Ghost Diving: Home
Diving Pioneer and Inventor Phil Nuytten Has Passed On
R. T. (Phil) Nuytten, OC, OBC, L.L.D. (hon), D.Sc (hon)
Text and photos courtesy of the Nuytten family
Phil Nuytten spent his life in subsea exploration. He logged many thousands of hours underwater world-wide as a working commercial diver, and as a developer of underwater equipment and techniques. He was widely regarded as one of the pioneers of the modern commercial diving industry and a significant force in the creation of new technology.
In the 1960’s and 70’s, Phil was heavily involved in experimental deep-diving and the development of mixed gas decompression tables. In 1968 he was a member of the team that completed the first 600-foot ocean ‘bounce’ dives on ‘Project Nesco’, and in 1972 he wrote the protocol for ‘Deep Work 1000’, the first North American thousand-foot saturation dive. These early projects helped set the international standards in use today.
In 1965 Phil founded Can-Dive Services Ltd, and in 1969, he co-founded Oceaneering International Inc. Both companies pioneered many early subsea development projects, and Oceaneering has gone on to become the largest publicly traded underwater skills companies in the world.
In the 1970’s, working with long-time colleague Dr. Joe MacInnis, Phil headed the equipment research component of a series of high-arctic expeditions. Among the goals of these expeditions was the testing of Phil’s designs of life-support gear for use in polar and sub-polar conditions. In 1984, Phil appeared on the cover of National Geographic Magazine for his record dives through ice-covered arctic waters onto the Breadalbane, the northern-most known shipwreck. His involvement in underwater activities in virtually all of the world’s oceans has resulted in articles on his work in Reader’s Digest, Business Week, Newsweek, Time, Popular Science, Discovery, Fortune, and Scientific American, as well as dozens of diving and aerospace technical journals. Phil was a popular speaker at underwater conferences around the world and has published numerous technical papers on his leading-edge work in subsea technology.
Phil was instrumental in the development and current acceptance of Atmospheric Diving System technology. In 1977, he began work on a revolutionary new one-atmosphere diving suit that resulted in a patented break-through in rotary joint design, which formed the basis for the world-famous ADS ‘Newtsuit’, a thousand foot-rated hard suit that completely protects the wearer from outside pressure and eliminates the need for decompression, while still maintaining mobility and dexterity. Always looking to improve on technology, Phil later introduced a new concept for an ultra-light weight hard suit called the ‘Exosuit ADS’. In spring 2012 the first production Exosuit ADS was unveiled, a natural successor to his original Newtsuit, and, like its predecessor, the Exosuit ADS a valuable tool for research scientists around the globe, as well as commercial dive companies, military organizations and explorers.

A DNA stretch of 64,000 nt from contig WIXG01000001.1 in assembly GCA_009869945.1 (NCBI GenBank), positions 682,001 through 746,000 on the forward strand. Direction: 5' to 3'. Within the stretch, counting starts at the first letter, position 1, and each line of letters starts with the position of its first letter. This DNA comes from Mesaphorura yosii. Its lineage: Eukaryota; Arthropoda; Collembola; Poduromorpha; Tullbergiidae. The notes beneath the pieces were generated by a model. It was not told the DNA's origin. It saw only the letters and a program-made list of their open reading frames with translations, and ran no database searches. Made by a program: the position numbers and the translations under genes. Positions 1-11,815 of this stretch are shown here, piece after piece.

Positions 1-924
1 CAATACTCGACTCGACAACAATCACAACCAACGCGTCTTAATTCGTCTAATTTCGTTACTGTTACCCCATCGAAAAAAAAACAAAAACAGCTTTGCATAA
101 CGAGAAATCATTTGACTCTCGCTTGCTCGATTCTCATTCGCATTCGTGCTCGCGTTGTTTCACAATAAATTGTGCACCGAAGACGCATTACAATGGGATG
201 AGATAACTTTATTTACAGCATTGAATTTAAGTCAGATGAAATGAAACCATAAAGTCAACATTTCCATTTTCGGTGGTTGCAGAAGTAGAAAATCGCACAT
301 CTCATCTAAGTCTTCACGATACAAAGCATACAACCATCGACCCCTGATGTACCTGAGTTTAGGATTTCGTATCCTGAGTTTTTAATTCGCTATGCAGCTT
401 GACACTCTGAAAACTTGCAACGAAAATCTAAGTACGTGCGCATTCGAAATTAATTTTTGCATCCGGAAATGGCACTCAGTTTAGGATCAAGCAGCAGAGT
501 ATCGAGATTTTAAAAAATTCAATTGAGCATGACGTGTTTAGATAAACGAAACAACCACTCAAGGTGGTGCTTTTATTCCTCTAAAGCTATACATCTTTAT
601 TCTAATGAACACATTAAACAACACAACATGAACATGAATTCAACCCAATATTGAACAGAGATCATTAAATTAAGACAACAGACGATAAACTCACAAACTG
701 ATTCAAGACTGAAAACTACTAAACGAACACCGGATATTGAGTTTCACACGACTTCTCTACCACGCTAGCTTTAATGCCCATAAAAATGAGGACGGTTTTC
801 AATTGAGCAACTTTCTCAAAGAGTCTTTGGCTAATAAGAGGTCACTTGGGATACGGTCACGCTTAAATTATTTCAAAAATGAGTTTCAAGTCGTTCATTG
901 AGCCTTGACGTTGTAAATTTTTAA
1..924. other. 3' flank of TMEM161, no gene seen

Among his diverse interests, Phil was a noted expert on West Coast Native Art. In 1982 he published a book called The Totem Carvers. An accomplished carver himself, Phil was of Métis descent and was adopted into the West Coast Kwakwaka’wakw First Nation. He also frequently acted as a consultant for appraisals of West Coast Native art and antiquities.
In 1992, Phil Nuytten received the Order of British Columbia, his home province’s highest honour, in recognition of his contribution to the economic well-being of the province and the recognition and support of the native culture, and for making the province known beyond its borders as a leader in underwater high-technology. On Canada Day 2016, Phil was appointed an Officer of the Order of Canada “for his innovations in deep-sea exploration, which have improved safety and made Canada a leader in underwater development and commerce.”
Of the many projects he conceived and patented, Phil often said he was proudest of the ‘Remora’ submarine rescue system, a rescue vehicle with a manned personnel compartment and a patented articulated mating skirt that permits mating with a disabled submarine at angles of misalignment up to 60°. During a NATO presentation by the U.S. Navy ‘Remora’ was described as a major breakthrough in submarine safety. ‘Remora’ vehicles subsequently were purchased by both the Australian and American navies. In 2008, the US Navy announced the successful test of the ‘Pressurized Rescue Module System’ (PRMS) and described it as “the world’s most technically capable submarine rescue system”. The PRMS was based on Phil’s 1997 patent.
Phil and his design team also produced the two thousand foot-rated micro-submersible ‘DeepWorker’ and received a five-year contract from the National Geographic Society to provide DeepWorkers and crews on the ‘Sustainable Seas Expeditions’, an initiative to study deep ocean environmental impact. The use of the DeepWorker micro-subs to explore and monitor marine sanctuaries has significantly increased scientists’ understanding of underwater ecology, habitats, and biodiversity.
Phil was heavily involved in the production of film and TV specials based around his unique technology. Made for TV specials include a one-hour CBC special on his life and work called “Descent of Man”, NBC ‘Mysteries of the Sea’, Walt Disney’s “Pressure Point”, and dozens of Canadian, U.S., European and Asian specials. Phil was also senior technical advisor and provided the submersibles and other futuristic subsea devices for James Cameron’s Academy Award winner “The Abyss” and consulted on Cameron’s ‘Titanic’.
Phil Nuytten spent over fifty years developing undersea systems that have the safety of the diving technician as their common theme; to provide scientific, technical, military and sport divers full access to continental shelf depths without the hazards of decompression, so that humans can explore, learn about, and—ultimately—protect the world’s oceans. And Phil loved every minute of it.
Phil Nuytten was the Chairman of the Academy of Underwater Arts & Sciences at the time of his passing. He had been inducted into the AUAS Diving Hall of Fame in 1997 and passed away on May 13, 2023, at the age of 81.
TEDx: Welcome to Vent-Base Alpha | Dr. Phil Nuytten | TEDxWestVancouverED
aquaCORPS archives: Think Hard: Interview With Phil Nuytten (1994)